Last spring I found myself in the midst of my normal chaos. Too many jobs, too many projects and too little balance. That was when Ben told me he thought we should plant a garden.
A garden that needed weeded, watered and looked after. He said that to the girl who could barely keep a “no one can kill this kind of plant” alive.
I think I laughed.
We were rarely home as it was. It is hot in the summer and I have an aversion to mosquitoes which happen to be Michigan’s state bird.
The pessimist in me obviously wasn’t convinced. We decided to start it late in the spring and had everything else going against us. Poor soil, a local covey of deer, and two hunting dogs that like to dig. Did I mention the mosquitoes?
I reluctantly began to buy in to his hair-brained idea and figured the act of working up the plot of yard would be exercise at a minimum. What I didn’t realize was that spending an afternoon working manure into the soil would be the beginning of my finding balance, patience and a reconnection with the many life lessons my mother taught me as a child.
I remember the day we first found plants coming through the soil. Vivid memories of green bean plants popping through the dirt in our family garden were floating through my mind as I stared at our rows in wonder. The veggies I despised as a child were now a thing of peace as I spent time determining what was growing by intention and what was growing by opportunity.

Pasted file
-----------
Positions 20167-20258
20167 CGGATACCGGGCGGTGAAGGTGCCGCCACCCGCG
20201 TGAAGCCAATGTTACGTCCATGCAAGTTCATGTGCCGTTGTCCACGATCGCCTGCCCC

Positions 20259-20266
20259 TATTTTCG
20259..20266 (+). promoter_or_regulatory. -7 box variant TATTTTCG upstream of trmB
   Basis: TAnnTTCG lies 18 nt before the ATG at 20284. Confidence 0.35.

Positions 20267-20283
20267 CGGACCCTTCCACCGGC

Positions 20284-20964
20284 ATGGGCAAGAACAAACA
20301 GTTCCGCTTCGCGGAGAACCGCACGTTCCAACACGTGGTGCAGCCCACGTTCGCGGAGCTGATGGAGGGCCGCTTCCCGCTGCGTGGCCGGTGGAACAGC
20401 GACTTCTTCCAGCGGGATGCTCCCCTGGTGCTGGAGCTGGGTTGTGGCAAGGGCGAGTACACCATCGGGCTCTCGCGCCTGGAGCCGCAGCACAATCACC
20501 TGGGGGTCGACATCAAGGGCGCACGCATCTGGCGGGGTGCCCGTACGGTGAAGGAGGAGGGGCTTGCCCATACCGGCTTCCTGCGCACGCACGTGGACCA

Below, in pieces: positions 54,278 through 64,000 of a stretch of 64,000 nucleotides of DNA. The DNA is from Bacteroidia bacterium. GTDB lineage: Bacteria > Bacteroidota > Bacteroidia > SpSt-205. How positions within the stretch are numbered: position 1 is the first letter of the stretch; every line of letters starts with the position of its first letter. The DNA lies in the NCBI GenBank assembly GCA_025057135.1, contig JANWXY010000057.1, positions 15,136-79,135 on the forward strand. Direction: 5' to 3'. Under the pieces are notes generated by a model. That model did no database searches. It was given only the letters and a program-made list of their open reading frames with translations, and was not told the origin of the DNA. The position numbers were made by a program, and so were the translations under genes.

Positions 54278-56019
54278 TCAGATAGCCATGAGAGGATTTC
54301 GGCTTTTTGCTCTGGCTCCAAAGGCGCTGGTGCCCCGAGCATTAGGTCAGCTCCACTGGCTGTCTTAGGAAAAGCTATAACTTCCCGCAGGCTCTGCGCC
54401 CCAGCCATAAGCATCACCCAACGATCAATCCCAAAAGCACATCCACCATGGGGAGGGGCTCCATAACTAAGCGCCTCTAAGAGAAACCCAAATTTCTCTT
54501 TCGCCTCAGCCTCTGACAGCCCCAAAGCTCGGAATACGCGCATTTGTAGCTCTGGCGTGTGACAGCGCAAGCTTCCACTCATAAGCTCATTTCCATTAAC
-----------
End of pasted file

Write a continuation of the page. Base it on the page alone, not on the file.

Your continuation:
I was still at war with the mosquitoes.
And the deer.
I almost cried the morning Ben walked in the house and broke the news. Our tender shoots were devoured by deer in the night. A tasty snack for them supplied by hours of our hard work. The look of disappointment on his face was something I hope to never see again. It would have been easy to quit. We overcame the odds and grew plants from seeds when everyone said we should just by plants. They were now just green stubs. Instead of quitting, we pushed more seeds into the soil.
And put up a fence.
We learned a lesson in patience. We learned a lesson in persistence and were rewarded with new shoots.
Throughout the summer, we took the time to walk around our creation in the morning and work the soil when we had time.
I learned to love the garden.
New possibilities began to present themselves as I recalled the rows and rows of beautifully preserved vegetables, fruits and meat my mother canned. I remembered the huge binder twine loop that we threaded through the Ball canning jar rings and the piles of lids which were ever present in the dishwater.
I began to ask my mother questions about when during the year she canned certain things. Her cherry jam, which was preserved in the freezer, was my favorite. Chemotherapy wracked her body during that time, but not her mind. We spent hours talking about what to plant and what we should do this spring.
As summer turned to fall, and our first garden went from beautiful plants to baskets of broccoli, peas, green beans and peppers, becoming more self sufficient didn’t seem like such an insurmountable undertaking. Instead, it became a passionate winter time conversation.
This morning, I checked on our chickens, excited about Ben finishing the chicken coop this week. I admired the beautiful dark soil we worked last night in our garden.
My sisters express their shock at my “domestication.” I view it more as living with intention. It takes time to plan, plant, harvest and preserve. As I look forward to buying my first pressure canner and seeing shelves lined with vegetables and jams, I realize that my life has lacked intention. I grew up reacting instead of being proactive. This new found perspective on life is bringing peace, happiness and balance.
And lots of fresh vegetables.